Jump to content

Recommended Posts

Ottonymous

I am a little over a month into this part of my tapering story, (Celexa-free now) and last week I had a lot of anxiety, which did not come as a surprise to me. I had somatic obsessions, tactile hallucinations, paranoia, and sometimes I wince from the intrusive thoughts or images that come up. My partner has been witnessing moments of this struggle which sparked a discussion. She says it hurts her to see me in pain and she urged me to think more critically about why I am doing what I am doing. When I tried to explain that sometimes withdrawal is just hard and requires patience, she said that I was rationalizing everything and didn't have any plan in place for when I should stop what I was doing or increase dosages again. She feels as if I don't leave enough room for her feelings or take into account how my actions in this process affect our relationship. She does not have personal experience with mental illness or medication which for some reason makes hearing that from her feel even harder. I feel judged in moments, though I really do think this is my own projection, and as a result I am not able to comfortably voice how I feel.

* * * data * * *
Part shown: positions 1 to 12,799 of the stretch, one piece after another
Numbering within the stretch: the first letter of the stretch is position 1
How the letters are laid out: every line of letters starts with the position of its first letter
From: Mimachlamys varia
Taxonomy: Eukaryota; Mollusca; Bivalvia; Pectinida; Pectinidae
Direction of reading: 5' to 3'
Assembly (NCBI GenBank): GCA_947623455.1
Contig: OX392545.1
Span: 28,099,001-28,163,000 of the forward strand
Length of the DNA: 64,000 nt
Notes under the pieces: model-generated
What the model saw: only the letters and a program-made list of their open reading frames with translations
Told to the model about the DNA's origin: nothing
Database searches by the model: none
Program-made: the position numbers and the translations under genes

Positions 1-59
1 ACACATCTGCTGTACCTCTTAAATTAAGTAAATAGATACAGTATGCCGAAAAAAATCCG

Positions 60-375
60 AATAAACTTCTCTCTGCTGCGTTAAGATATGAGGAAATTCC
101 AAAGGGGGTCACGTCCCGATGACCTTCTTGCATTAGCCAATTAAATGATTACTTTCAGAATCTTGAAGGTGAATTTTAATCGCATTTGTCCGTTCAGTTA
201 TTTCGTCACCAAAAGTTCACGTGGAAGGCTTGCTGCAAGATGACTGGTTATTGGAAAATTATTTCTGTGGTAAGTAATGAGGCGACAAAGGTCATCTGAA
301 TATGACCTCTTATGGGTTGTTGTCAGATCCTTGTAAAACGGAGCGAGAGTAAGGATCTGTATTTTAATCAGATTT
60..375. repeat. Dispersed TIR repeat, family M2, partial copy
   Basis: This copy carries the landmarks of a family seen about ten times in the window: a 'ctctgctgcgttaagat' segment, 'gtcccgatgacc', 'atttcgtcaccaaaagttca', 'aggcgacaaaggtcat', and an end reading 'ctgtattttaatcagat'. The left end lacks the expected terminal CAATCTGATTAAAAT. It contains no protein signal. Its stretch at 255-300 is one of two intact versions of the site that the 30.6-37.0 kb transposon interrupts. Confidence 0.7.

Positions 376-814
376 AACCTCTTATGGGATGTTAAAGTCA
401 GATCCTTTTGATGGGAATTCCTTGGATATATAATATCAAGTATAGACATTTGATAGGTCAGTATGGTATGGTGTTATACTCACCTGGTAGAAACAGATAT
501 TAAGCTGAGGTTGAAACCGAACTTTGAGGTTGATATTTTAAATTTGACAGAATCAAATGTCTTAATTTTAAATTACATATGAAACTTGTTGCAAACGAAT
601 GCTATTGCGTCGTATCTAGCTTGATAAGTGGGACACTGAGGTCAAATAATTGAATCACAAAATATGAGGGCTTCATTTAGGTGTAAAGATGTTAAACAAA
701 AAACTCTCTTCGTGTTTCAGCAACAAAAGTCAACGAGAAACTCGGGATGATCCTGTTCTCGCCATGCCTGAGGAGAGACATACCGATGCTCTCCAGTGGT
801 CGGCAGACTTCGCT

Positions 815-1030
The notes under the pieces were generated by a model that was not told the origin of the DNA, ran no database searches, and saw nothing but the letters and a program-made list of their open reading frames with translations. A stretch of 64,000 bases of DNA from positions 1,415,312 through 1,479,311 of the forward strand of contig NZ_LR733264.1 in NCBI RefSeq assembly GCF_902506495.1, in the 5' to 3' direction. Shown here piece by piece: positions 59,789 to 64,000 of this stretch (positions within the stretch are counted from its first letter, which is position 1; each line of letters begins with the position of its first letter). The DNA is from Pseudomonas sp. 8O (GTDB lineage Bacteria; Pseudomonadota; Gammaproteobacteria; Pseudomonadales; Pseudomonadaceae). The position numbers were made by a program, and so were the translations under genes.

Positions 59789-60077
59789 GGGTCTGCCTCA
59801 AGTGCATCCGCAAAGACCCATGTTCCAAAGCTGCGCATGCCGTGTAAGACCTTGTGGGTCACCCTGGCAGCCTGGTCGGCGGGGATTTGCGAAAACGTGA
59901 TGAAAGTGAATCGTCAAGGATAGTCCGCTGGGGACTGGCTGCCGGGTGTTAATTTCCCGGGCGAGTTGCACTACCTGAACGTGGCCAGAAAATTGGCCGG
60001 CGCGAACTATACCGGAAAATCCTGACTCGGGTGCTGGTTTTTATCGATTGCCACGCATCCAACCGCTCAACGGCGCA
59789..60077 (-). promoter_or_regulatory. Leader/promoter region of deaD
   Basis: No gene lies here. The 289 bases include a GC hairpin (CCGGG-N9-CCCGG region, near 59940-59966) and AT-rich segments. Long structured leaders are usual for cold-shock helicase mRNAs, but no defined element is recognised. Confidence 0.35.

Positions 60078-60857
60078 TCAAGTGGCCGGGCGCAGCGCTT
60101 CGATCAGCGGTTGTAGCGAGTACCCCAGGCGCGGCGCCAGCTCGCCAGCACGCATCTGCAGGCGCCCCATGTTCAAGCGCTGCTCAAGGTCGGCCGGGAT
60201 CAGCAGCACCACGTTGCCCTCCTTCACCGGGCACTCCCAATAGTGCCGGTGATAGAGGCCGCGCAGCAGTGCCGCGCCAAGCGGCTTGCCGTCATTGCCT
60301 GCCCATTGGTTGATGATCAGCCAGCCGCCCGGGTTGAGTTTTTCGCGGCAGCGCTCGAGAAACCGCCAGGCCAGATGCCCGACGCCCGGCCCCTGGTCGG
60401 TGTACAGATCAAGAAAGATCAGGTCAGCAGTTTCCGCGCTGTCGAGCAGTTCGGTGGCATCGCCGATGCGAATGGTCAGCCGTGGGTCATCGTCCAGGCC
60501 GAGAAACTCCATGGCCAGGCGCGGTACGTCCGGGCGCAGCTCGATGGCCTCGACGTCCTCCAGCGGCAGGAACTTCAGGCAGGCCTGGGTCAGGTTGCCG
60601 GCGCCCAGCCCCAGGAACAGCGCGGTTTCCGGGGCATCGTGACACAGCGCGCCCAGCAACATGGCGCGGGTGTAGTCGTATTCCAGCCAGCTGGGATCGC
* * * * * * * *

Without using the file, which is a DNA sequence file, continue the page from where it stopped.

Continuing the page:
I responded to all of this rather defensively. It felt like she wasn't trusting me to know what I need and it also seemed like this process, (which is hard for me already) was burdensome to her somehow. I felt like this is incredibly challenging for me and I need her amazing strength, love, and support right now, more than ever. I care so much about how she feels and this relationship but I want to be in control of this very personal process. She also thinks I am undergoing this journey in hopes of an idealized vision of reality without medication. While I do have hope for what life might be like drug-free, I try really hard to stay grounded and not have too many expectations. Maybe she's right in that regard.

I don't know how to create more space for her to have feelings about how I'm feeling. It feels messy. I start dissociating during our conversations and losing time, losing information. She is very sharp and has an amazing memory so I simply cannot compete. We have barely talked in the past two days, we both feel really frustrated. We have both explicitly stated our needs and yet this still does not feel resolved. Neither of us can seem to relax into a willing state of mind until the other does. I feel so angry and I can't tell where it is coming from. 

Does anyone relate to this? I'm not sure how to move forward? 

Otto
 

Share this post


Link to post
TeaBea